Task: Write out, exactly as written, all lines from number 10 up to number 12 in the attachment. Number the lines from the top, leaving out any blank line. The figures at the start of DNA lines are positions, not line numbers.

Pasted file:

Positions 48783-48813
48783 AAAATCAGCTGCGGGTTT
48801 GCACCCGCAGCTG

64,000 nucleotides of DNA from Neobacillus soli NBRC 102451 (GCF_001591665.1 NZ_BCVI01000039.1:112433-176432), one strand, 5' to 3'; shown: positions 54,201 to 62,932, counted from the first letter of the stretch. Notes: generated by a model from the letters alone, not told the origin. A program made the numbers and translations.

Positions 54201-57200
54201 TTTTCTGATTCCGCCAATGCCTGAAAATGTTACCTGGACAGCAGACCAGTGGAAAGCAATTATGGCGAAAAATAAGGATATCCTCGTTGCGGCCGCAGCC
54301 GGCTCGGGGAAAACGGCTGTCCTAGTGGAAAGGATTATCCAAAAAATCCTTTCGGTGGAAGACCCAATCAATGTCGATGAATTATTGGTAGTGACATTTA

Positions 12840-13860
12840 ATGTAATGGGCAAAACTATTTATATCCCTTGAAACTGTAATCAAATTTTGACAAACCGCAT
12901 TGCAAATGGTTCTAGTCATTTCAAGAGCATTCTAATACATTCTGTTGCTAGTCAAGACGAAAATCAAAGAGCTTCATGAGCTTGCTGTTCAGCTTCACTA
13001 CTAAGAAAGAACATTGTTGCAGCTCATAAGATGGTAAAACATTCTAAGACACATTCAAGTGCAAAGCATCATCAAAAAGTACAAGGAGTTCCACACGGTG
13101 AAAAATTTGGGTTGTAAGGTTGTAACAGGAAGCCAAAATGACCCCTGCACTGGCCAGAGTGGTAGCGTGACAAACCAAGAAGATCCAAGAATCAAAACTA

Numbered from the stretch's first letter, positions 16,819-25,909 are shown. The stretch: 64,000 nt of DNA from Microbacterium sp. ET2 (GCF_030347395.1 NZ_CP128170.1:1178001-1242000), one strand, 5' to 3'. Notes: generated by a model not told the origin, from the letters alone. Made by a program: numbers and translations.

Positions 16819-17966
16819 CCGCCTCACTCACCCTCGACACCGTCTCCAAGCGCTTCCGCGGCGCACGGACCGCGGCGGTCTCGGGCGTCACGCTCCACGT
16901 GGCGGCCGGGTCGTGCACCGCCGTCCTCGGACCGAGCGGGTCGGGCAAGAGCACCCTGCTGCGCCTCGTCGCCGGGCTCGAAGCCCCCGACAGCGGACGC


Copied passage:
12901 TGCAAATGGTTCTAGTCATTTCAAGAGCATTCTAATACATTCTGTTGCTAGTCAAGACGAAAATCAAAGAGCTTCATGAGCTTGCTGTTCAGCTTCACTA
13001 CTAAGAAAGAACATTGTTGCAGCTCATAAGATGGTAAAACATTCTAAGACACATTCAAGTGCAAAGCATCATCAAAAAGTACAAGGAGTTCCACACGGTG
13101 AAAAATTTGGGTTGTAAGGTTGTAACAGGAAGCCAAAATGACCCCTGCACTGGCCAGAGTGGTAGCGTGACAAACCAAGAAGATCCAAGAATCAAAACTA